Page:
Arthur Meets TCSA President

When Brandon Remmelgas first visited Trent University, he fell in love with Symons campus.

“It’s so outdoors; the architecture is beautiful,” says Remmelgas with a smile. “It was a great choice.”

Remmelgas is a jack-of-all-trades. A Bachelors in Biology graduate in the class of 2017, he leads the Trent Central Student Association (TCSA) for the incoming year. The TCSA assesses students’ concerns and needs, and advocates for the student body.

The TCSA is concerned with many aspects of student life. By having student liaisons with a variety of student demographics, the Association can analyze and present options both to students and to the university administration.

Remmelgas says this is done two-fold. “The first way we advocate for students is by sitting on Trent committees and voicing concerns to administration, whether it be academically or service-related. The second thing we do is we are also critical of what services the university is providing, and seeing where we might need to step in and fill those gaps. Two examples of that are transit service, and our student health and dental benefits plan.”

The TCSA president indeed emphasizes making a priority of student health and wellness on campus. By collaborating with the Wellness Centre and Counselling Services, Remmelgas says, “Our goal for the April election is to have a new Vice President position open that will allows us to address [student health and wellness] issues specifically, in a more official capacity.”

Most notably this year, Remmelgas and the TCSA will be introducing the new Student Centre on the West Bank of Symons Campus. As the Association manages all the building’s non-academic space, one would forgive him for being intimidated, but he expresses only enthusiasm.

“The building is absolutely beautiful, and there’s lots of really great student space. There will be a Starbucks café, casual seating, private silent study areas, as well as spaces for clubs and groups on campus to organize, have meetings, paint banners.” He adds with a laugh, “If you’re looking for a great place to watch the Head of the Trent regatta, the Student Centre will be that place.”

Though his mood is light and energetic the Association president does take student life seriously, and the current political climate is not lost of him.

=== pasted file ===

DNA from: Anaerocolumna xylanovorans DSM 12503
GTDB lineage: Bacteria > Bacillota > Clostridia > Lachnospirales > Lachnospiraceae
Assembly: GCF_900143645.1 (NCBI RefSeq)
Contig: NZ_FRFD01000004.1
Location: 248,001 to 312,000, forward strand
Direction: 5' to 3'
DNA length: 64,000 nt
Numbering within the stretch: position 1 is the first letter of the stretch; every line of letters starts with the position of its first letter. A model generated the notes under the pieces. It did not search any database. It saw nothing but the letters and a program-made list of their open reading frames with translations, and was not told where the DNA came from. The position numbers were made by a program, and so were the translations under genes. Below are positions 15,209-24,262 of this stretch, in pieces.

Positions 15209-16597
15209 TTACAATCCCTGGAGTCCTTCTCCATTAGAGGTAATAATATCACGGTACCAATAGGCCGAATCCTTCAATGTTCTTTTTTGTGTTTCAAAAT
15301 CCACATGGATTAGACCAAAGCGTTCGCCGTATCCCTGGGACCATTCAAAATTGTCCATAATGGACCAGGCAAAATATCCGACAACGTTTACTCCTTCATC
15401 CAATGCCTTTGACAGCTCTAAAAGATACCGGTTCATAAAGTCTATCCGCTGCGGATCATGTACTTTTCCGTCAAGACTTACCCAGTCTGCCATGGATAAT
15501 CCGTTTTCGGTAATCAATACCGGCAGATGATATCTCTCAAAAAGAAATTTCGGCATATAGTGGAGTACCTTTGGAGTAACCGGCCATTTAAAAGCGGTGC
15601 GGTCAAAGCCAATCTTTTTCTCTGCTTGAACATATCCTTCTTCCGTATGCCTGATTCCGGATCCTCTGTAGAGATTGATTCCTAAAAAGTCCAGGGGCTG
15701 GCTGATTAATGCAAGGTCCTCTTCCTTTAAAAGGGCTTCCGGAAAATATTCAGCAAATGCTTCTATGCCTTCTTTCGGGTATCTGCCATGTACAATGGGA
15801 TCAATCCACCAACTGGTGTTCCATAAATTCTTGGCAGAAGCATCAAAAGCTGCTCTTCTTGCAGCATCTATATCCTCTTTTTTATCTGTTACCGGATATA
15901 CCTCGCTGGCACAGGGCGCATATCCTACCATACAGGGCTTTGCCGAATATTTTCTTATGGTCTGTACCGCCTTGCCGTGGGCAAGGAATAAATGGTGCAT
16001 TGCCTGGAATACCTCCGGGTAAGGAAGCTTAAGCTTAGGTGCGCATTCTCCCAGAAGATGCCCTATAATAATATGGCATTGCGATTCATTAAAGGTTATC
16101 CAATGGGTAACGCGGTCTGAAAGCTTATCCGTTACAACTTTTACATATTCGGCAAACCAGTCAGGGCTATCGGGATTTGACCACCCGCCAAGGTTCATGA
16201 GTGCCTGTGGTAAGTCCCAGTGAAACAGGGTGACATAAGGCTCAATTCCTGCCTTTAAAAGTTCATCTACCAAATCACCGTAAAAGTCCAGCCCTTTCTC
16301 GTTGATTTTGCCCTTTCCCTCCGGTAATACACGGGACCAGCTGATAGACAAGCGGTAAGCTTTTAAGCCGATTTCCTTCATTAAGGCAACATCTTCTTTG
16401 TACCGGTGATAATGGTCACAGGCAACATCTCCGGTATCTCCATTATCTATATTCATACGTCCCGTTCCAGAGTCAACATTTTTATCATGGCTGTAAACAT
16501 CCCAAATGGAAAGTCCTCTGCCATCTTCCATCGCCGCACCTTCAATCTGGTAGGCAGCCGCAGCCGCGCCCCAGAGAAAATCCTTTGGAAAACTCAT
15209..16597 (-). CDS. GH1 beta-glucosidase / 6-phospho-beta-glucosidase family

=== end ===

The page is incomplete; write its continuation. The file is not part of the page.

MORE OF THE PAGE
“We do not want students to feel unwelcome or unsafe in Trent’s more public spaces or at large events, such as Clubs and Groups day, which is Wednesday September 13 this year,” he notes thoughtfully. Through collaborative processes with student groups and university executives such as the Board of Governors, however, the TCSA plans to address any concerns to make Trent as safe as possible for all.

“We at the TCSA are passionate about what we do,” he says, matter-of-factly.

Getting involved with the TCSA is easy, says Remmelgas.

“There are two levels of involvement that you can choose to fit your schedule and interest of with the TCSA. On the lower key of things, we always need volunteers to help run events and elections.”

If you would like to be more involved, however, the TCSA president recommends running in a September or April election. Nominations for the fall Board of Directors election open Monday, September 18. Remmelgas particularly highlights the positions of First-Year On-Residence Commissioner and First-Year Off-Residence Commissioner, which are accepting nominees this fall.

“I would really like to get first-year students involved, as I feel like with key committees such as Housing and Food Services, it makes sense for people who experiences those services to be on those committees.”

As the 2017-2018 academic year begins, he welcomes new and returning students alike. A former residence don in three of four of Symons campus’ colleges, Remmelgas also has three pieces of advice for incoming students.

“Be open-minded,” he begins. “Be open to new experiences. Find something that you love and cling to it, whether it’s theatre or even academics. Extra-curriculars both in inside and outside the Trent community will enhance your university experience. University isn’t just about coming and getting a degree.”

Apologetically and with a smile, he continues: “But go to class. You gotta go to class, because if you do, you’ll be more successful.”

“Don’t afraid to ask for help,” he concludes. “Especially when it comes with mental and sexual health. There are lots of resources here to help you, and we’re one of them, but Blackburn Hall and your dons and instructors are here as well. If you’re feeling overwhelmed, ask for help.”

Follow the happenings with the Trent Central Student Association on Facebook, Twitter (@TheTCSA), and by downloading the TCSA app in your mobile app store.

Note: This article has two corrections against the print edition. It has been corrected to accurately state “housing and food services”; and that “university isn’t just about coming and getting a degree.” Our apologies.

About Leina Amatsuji-Berry 50 Articles
Leina Amatsuji-Berry was Arthur's co-Editor-in-Chief alongside Lubna Sadek for Volumes 53 (2018-2019) and 54 (2019-2020). She was Arthur's Digital Media Coordinator during Volume 52 (2017-2018). She is a Trent University alumna, having completed a joint-major Honours degree in English Literature and Media Studies with the class of 2018. Her interests include intersectional social justice, social media, memes, critical theory & philosophy, and fashion. When she is not working, she enjoys writing poetry, drinking tea, and eating burritos and sushi. Her karaoke skills will blow you away.